University of Cambridge > Talks.cam > German Graduate Research Seminar > Colonizing the Future, Insuring the Individual: Utopian Narrative in Fin-de-Siècle Vienna

Colonizing the Future, Insuring the Individual: Utopian Narrative in Fin-de-Siècle Vienna

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It seems like Viennese Modernism lost no time on the future. But did the liberal intelligentsia of turn of the century Vienna only retreat into decadent gardens and the inner psyche, as descriptions of cultural history would have it? Focusing on the utopian novels of Theodor Hertzka, Theodor Herzl and Bertha von Suttner the presentation will argue that liberalism opened more than ever before to intellectual investments in the future, in order to respond to social, national and Jewish questions. Due to the fact that the cultural emergence of social liberal utopias around 1900 is based on the marriage of utopia and progress, it offers new narrative und discursive strategies to the utopian genre: The texts present neither spatial nor temporal ruptures, but well prepared expeditions into colonized futures that serve the individualistic agenda of liberalism as an experimental field for leveling out social balances.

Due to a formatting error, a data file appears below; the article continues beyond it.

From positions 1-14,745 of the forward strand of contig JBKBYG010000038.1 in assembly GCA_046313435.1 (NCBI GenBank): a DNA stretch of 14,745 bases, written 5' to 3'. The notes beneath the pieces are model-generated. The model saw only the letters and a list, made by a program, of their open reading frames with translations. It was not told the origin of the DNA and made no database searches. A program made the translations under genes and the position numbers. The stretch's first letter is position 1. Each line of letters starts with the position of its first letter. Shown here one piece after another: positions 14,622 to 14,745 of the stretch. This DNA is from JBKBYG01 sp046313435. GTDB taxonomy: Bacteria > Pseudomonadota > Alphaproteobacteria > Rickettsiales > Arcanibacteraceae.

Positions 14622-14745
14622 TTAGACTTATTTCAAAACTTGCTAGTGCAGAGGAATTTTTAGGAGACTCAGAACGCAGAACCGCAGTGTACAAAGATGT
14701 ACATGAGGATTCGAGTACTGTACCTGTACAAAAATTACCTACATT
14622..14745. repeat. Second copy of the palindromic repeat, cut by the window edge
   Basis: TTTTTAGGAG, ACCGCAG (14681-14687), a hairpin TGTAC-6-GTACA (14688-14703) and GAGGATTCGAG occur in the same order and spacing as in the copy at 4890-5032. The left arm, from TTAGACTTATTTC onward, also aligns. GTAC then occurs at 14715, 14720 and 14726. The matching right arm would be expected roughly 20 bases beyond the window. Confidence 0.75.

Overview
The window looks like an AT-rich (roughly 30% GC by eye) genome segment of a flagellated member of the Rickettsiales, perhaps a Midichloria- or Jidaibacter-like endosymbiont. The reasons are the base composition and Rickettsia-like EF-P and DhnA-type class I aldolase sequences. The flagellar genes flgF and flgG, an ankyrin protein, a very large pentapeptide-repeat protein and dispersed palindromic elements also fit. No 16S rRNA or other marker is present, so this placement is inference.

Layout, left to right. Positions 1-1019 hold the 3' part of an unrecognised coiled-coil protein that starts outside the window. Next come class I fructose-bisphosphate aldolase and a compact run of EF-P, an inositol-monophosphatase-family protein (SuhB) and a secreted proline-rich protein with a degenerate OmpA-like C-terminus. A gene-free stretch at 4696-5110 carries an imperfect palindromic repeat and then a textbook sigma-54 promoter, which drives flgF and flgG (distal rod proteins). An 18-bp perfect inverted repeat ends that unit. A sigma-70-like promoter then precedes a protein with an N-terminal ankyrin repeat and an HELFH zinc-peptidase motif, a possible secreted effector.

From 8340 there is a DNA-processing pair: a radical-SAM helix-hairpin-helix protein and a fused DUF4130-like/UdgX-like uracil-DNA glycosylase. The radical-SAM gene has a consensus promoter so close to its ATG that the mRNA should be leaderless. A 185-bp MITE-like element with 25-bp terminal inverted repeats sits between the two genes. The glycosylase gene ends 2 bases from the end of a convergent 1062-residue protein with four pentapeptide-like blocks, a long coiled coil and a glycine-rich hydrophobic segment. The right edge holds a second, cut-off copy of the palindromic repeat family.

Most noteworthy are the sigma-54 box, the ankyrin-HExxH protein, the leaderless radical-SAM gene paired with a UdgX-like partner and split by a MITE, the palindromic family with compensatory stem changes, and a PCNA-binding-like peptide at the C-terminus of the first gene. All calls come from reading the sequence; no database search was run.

This talk is part of the German Graduate Research Seminar series.

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